The mayor of a town in southwestern Turkey has desperately called for a firefighting helicopter or plane with night vision to be sent to the area, as disastrous wildfires close in on his town and its thermal power plant.
“The situation is very serious. The flames have come to the edge of the thermal power plant,” Muhammet Tokat, the mayor of Milas – located east of the major resort of Bodrum – said on Twitter on Tuesday.
Tokat shared a video showing a massive blaze raging through the hills near the city and sending plumes of black smoke into the night skies, a short distance from what appeared to be the Kemerkoy power station.
The mayor urgently called for a plane or helicopter with night vision to be sent to the area to stop the flames from approaching the plant. Earlier, Tokat shared another video showing brown smoke clouding the skies over the sea near his town, as a wall of fire descended from the nearby hills.
“We watch, with our lungs burning, we fear that our warnings and pleas were justified,” he said at the time, adding that “the fire and the power plant came face to face.”
Massive wildfires have been raging in the area for days. Videos and photos shared on social media showed huge walls of fire rising for many meters above the trees and painting the sky itself red. One photo showed Milas being surrounded by walls of fire burning in the nearby hills.
“This is a critical place,” Tokat said in one of the videos. “The fire has reached the residential complexes,” he warned, adding that “going beyond this hill will mean that the fire will reach a whole new dimension.” A village near Milas was evacuated as the flames engulfed the houses.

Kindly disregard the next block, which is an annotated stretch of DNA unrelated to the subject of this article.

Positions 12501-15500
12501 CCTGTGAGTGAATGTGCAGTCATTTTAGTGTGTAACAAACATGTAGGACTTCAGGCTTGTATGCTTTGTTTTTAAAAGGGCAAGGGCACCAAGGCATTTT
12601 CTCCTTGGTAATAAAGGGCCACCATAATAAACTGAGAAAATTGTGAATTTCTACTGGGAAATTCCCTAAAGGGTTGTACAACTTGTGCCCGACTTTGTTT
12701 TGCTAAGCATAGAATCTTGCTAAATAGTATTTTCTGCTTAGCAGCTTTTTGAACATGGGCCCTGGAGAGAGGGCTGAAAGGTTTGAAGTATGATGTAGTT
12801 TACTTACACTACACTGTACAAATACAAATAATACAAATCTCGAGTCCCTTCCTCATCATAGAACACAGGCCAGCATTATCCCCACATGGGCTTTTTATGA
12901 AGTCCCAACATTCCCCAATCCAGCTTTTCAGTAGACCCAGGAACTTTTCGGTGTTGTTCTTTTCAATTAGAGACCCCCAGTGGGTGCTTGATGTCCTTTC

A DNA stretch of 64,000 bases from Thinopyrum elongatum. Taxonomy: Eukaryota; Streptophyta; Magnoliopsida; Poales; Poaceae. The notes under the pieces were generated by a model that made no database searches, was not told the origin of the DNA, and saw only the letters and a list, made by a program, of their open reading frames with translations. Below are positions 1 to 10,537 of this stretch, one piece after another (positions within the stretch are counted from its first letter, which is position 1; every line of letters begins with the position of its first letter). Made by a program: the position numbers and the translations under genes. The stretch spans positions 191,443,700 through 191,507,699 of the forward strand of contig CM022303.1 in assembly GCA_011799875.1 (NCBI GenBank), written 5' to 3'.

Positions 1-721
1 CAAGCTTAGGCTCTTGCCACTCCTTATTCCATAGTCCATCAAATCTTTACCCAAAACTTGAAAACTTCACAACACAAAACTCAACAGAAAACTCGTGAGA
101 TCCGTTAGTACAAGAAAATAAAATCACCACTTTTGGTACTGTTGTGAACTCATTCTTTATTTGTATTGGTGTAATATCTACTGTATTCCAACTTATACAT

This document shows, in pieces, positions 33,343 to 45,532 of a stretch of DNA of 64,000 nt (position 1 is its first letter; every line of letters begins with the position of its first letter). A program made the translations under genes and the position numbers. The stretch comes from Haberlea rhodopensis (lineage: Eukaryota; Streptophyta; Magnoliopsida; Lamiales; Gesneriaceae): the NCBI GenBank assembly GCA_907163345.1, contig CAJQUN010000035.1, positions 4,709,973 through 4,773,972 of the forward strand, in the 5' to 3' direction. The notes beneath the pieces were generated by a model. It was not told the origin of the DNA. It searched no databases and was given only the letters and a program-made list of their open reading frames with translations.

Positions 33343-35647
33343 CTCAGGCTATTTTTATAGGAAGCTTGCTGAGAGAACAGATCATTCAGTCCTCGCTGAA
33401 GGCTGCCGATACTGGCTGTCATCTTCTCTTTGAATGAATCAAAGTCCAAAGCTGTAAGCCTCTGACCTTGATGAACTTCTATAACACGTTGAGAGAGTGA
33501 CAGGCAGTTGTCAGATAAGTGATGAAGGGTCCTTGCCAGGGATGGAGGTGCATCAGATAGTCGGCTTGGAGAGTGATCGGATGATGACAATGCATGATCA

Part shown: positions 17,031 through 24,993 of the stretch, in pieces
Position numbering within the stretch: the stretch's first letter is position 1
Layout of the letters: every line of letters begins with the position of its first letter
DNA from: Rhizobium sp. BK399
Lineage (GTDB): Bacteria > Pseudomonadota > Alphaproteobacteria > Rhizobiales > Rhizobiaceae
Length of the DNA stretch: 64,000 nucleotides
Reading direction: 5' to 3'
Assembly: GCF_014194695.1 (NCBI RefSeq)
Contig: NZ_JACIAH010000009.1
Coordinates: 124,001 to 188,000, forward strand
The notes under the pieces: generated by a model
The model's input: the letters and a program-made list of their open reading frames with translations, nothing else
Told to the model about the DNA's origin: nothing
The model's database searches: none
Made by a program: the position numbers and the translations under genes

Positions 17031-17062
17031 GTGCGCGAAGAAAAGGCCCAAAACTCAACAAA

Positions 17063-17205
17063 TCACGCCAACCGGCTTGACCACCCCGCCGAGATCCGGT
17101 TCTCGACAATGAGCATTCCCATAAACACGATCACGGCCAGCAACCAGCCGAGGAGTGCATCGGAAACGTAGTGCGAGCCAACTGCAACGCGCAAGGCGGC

The town is preparing its last defenses. Turkish police said they would aid the firefighters by deploying the water cannons used to disperse the crowds at rallies to tackle the blaze. The country’s defense and interior ministers also said they were mobilizing their forces in various regions to help the firefighters.
At least 11 wildfires were still burning in southwestern Turkey, as temperatures remained above 40C and strong winds helped the blaze to spread even further. Plumes of black smoke were also rising near the coastal resorts of Bodrum and Marmaris.
Last week, Russia sent five Il-76 aircraft and three Mi-8 helicopters to help Turkey battle the wildfires. This week, firefighting planes from Spain and Croatia also joined the local forces.
Meanwhile, the EU sent help to Turkey under the Civil Protection Mechanism to help Ankara with “unprecedented forest fires” as the official death toll rose to eight people. The Turkish forestry directorate confirmed that a total of 105 fires have broken out in 35 towns and cities since last Wednesday.